We’ve got a show coming up in October, the Voodoo Fest, where there are a lot more songs. This will be the real test, because we’re going to be doing the show. The energy is there though. We’ve got a lot of good energy and I’ve been known to get the crowd into things, so we’ll see what happens. We’re taking things one step at a time, that’s why he didn’t jump straight into a tour. He doesn’t know if that’s what he wants to do. But the more we get out here, I’m sure it will turn into something good. I would never try to fill Proof’s shoes. They’re just too, too huge. I would have to lay my body in one shoe. But I can wear mine, and be the little brother like I’ve always been. I’m the little brother. It’s Proof, Em, then me. So I’m the little guy who kind of grew into it. Now it’s like “Oh, now he can do it. He knows what he gotta do.” Or, “Yo I need you to do this.” And I’m like, “Cool.” It’s not a question. The only competition we have is for me to do my job, to make sure that he feels like that was dope. So every show, I’m like, “Was that ok? What did I miss?” I’ll watch it myself to get better and better. And the shows have been really dope. Like, we’ve really been doing a good job. … When he asked me to [be his new hype man], it was tough. Me wearing a lot of different hats already and being taught the right way, I stood up to the challenge and was like, “I’m never going to leave your side. You’re my nigga.”

Be sure to tune in next week for Part 2, where Mr. Porter talks about learning from Dr. Dre, J Dilla, Proof and Eminem. In the meantime, click here to follow Mr. Porter on Twitter.

11 Comments »

  1. S Friedman says:

    He didnt talk about the tracks he stole.

    September 23rd, 2009 at 7:23 am

  2. TRPLEBLK says:

    What Tracks?

    September 23rd, 2009 at 2:01 pm

  3. S Friedman says:

    P.I.M.P.

    September 23rd, 2009 at 9:01 pm

  4. Harmfull says:

    Dude got heat. Is he still in D-12?

    September 24th, 2009 at 3:21 pm

  5. Nisarg says:

    Very dope thang, Ketchums. Good job

    September 29th, 2009 at 10:31 am

  6. Byrd B%[email protected] says:

    U see, Its dumb [email protected] like U (S Friedman) who did know what the f%ck they talkin about….Knew the actual truth b4 U open U mouth retard….The dude the tryed 2 sue Mr Porter stole music from him over a arguement….Lied and said that he made the beat….When Mr Porter actually made P.I.M.P.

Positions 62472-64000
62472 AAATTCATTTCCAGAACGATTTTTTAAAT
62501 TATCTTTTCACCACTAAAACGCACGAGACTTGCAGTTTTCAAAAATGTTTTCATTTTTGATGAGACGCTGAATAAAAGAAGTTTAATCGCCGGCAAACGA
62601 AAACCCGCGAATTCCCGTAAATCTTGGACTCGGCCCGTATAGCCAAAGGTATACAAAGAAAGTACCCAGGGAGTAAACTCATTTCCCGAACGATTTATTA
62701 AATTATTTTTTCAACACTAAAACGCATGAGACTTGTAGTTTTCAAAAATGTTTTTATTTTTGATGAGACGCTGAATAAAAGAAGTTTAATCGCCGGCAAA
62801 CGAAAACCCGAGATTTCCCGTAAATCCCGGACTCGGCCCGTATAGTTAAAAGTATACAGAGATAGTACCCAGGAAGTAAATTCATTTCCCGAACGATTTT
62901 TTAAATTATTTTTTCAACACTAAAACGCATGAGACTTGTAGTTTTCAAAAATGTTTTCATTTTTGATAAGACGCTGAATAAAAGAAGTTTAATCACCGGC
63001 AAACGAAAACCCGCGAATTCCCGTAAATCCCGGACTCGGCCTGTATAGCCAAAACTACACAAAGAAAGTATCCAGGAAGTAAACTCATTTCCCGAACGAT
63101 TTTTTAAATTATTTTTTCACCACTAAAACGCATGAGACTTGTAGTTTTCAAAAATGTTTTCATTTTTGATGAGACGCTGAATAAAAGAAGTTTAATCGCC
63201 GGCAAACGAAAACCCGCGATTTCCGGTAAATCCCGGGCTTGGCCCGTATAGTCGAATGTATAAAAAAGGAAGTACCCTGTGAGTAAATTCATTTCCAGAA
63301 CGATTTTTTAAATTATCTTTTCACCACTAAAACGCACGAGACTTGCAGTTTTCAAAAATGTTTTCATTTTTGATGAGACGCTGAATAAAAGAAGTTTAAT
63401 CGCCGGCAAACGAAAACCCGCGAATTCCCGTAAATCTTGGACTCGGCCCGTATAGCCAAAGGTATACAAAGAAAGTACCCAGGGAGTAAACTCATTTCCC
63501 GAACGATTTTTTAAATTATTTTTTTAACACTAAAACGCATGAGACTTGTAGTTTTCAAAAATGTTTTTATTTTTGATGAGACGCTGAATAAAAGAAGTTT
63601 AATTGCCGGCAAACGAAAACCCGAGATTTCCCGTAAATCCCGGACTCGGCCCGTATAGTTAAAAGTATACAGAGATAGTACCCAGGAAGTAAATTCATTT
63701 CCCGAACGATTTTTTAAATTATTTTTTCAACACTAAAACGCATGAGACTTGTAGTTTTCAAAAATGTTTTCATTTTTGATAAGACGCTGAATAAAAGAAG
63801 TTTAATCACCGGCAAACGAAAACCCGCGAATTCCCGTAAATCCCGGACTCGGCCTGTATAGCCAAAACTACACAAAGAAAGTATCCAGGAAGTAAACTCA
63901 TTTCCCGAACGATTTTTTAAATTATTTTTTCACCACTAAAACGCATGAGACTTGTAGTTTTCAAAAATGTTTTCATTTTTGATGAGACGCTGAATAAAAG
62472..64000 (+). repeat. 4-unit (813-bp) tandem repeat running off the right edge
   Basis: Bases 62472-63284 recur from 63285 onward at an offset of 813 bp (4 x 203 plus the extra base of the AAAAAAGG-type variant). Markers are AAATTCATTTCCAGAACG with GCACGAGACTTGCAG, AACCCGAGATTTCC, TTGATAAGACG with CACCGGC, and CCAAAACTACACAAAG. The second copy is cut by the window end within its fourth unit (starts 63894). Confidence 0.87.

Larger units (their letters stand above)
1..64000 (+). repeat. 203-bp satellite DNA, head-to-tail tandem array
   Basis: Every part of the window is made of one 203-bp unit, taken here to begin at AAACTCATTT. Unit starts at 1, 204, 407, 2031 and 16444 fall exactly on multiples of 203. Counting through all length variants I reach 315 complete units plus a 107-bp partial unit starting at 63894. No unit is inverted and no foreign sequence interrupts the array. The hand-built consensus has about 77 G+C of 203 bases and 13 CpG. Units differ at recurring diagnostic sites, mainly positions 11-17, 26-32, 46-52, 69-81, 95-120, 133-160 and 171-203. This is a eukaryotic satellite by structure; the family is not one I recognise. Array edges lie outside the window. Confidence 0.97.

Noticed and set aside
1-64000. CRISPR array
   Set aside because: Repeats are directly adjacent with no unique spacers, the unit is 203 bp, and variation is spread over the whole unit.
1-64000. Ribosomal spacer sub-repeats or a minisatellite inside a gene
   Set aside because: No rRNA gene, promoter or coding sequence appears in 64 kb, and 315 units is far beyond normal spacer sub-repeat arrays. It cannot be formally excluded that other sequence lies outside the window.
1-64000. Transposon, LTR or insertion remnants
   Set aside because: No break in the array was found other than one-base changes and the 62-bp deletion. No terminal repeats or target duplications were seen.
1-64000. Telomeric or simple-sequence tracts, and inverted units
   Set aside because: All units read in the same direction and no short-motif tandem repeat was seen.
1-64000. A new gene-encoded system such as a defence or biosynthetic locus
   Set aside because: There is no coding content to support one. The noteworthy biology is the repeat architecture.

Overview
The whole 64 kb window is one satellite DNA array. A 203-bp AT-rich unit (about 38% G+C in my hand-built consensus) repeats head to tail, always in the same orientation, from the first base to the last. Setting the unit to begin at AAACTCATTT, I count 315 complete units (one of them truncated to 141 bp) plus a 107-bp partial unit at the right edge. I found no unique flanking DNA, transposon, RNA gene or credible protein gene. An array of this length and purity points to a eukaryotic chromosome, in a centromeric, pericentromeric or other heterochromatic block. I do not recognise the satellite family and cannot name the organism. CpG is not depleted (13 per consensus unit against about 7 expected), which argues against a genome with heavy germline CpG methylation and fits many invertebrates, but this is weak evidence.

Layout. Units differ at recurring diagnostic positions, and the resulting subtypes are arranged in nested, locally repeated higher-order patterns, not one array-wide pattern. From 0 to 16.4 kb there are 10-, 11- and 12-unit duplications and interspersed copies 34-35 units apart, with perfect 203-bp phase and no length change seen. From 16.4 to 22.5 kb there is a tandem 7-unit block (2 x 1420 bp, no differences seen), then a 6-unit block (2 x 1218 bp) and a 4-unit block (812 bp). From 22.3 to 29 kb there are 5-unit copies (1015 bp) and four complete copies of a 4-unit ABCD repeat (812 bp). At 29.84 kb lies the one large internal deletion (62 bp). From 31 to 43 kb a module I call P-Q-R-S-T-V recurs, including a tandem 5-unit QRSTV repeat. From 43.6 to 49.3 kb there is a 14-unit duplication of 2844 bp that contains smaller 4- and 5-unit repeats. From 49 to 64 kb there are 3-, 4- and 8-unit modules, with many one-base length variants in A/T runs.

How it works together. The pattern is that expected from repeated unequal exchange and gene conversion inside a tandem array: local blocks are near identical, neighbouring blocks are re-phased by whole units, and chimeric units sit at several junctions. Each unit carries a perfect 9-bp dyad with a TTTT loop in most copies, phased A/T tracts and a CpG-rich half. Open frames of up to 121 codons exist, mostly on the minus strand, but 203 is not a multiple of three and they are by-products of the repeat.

October 3rd, 2009 at 6:07 pm

  7. Interview Mr. Porter « "le Hip Hop sur écoute" says:

    […] Interview Part.1 – Interview Part.2 – Interview Part.3 […]

    October 11th, 2009 at 7:32 am

  8. Mr. Porter Reveals Lessons from Dr. Dre & Eminem - Aftermath Music says:

    […]    Mr. Porter Reveals Lessons from Dr. Dre & Eminem    Oct 11th, 2009 | By admin | Category:    D12, Shady Artists        Michigan Hip Hop delivers a three part interview with Detroit producer Mr. Porter (D12, Snoop Dogg, 50 Cent, Pharoahe Monch) that covers his development as a producer, selling his first beat, valuable lessons learned from Dr. Dre and Eminem, and much more. Interview […]

    October 11th, 2009 at 1:45 pm

  9. tom says:

    Where is part 2 and part 3?

    November 4th, 2009 at 5:39 am

  10. #MusicMondays - Michigan Hip-Hop 2010 Preview (Part 2) | the urbane life says:

    […] exorcize demons from his years as a drug addict, but its sequel is a different story. According to this interview with friend/producer Mr. Porter, Relapse 2 will feature Eminem working in brand new conditions: […]

    January 25th, 2010 at 12:49 pm

  11. Mr. Porter Interview – TheMusicProducerBlog says:

    […] Read it here October 9, 2009 by dreyproducerblog Tag: Producer Interviews […]

    July 30th, 2016 at 12:33 pm